Sunday, May 19, 2013

JK Rowling's Dabbling with 17th-Century Alchemy

Perhaps JK Rowling should credit her first book's success to her knowledge of 17th century alchemy. Her first book, Harry Potter and the Sorcerer's Stone (called "The Philosopher's Stone in Britain) is rooted in what used to be considered fact, rather than fiction, for centuries. Nicholas Flamel was an 14th-century alchemist (one who searches for the process of transforming base metals into gold), and he was widely credited for producing "the philosopher's stone": the stone that could transmute metals to turn to gold, as well as produce the "elixir" of eternal life.

Flamel's reputation was greatly revived in the 17th century with a recrudescent fascination of the alchemical process. Almost a century earlier, Paracelsus had ushered in the idea of chemical mixtures restoring physical health, giving way to a new search for a mixture that could produce immortality.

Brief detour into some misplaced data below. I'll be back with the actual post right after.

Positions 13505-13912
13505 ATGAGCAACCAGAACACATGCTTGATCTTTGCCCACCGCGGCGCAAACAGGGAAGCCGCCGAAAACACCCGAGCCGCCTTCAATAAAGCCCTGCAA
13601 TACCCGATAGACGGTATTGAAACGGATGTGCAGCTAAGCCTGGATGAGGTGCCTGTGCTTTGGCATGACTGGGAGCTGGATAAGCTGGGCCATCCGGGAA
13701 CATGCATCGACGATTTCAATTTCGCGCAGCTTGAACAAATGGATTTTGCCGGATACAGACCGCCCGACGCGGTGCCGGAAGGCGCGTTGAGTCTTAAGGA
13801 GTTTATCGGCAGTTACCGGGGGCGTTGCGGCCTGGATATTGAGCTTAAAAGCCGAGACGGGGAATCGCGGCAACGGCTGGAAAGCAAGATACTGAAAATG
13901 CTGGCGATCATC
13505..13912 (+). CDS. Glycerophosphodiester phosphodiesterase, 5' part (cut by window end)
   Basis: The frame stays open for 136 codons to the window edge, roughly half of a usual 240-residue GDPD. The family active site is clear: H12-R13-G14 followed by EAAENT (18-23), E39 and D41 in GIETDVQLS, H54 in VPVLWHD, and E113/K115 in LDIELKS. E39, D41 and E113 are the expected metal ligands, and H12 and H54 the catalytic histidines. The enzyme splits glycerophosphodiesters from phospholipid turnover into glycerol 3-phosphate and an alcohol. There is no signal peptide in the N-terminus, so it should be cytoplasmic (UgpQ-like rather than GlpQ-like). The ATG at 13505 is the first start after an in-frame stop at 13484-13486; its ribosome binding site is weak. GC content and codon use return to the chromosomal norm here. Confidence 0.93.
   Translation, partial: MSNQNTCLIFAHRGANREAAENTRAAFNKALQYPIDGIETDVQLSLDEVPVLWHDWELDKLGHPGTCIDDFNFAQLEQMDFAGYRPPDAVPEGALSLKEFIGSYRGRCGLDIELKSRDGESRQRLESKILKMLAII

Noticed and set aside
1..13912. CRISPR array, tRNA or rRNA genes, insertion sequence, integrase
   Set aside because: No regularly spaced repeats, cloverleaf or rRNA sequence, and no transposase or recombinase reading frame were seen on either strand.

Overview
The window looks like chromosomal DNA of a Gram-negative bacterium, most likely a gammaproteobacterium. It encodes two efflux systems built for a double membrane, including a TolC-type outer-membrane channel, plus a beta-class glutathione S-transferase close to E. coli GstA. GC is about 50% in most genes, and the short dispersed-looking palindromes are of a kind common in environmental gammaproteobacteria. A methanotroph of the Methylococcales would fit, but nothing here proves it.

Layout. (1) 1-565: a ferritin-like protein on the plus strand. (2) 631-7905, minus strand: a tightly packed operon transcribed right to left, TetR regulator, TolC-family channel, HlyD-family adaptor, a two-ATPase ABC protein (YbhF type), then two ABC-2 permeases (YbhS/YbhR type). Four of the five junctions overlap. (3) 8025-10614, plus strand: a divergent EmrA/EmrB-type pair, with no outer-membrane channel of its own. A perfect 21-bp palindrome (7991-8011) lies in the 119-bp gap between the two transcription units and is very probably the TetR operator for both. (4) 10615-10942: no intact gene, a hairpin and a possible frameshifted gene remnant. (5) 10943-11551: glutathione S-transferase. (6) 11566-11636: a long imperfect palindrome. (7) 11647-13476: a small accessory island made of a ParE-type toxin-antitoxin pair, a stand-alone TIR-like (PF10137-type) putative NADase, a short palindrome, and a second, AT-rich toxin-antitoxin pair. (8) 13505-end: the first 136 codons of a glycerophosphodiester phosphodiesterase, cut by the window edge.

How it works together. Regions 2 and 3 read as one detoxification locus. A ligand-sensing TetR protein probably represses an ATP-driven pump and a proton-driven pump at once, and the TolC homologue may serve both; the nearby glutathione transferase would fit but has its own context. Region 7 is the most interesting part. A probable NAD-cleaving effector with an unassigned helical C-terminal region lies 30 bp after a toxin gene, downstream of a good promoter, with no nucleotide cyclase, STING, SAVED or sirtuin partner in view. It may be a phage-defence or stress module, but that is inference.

I was so giddy when I found this out. At the time, I had been slaving away in the Boston College library trying to understand the alchemical references in Donne's "Devotion 11," probably mirroring Hermione's experience of combing through page after page in Hogwart's restricted library section. I think I may have been just as excited as her when I found out for myself just who Nicolas Flamel really was.


  1. That's so cool!! I didn't know that

  2. Have you heard of the Hogwarts Professor, John Granger? He has written and lectured fairly extensively on the Alchemy in and of Harry Potter, among other subjects. You should look him up and read of few of his texts, such as How Harry Cast His Spell, which is introductory in scope, or The Deathly Hallows Lectures, which is more academic in nature. Prepare to get a little more giddy. ;-)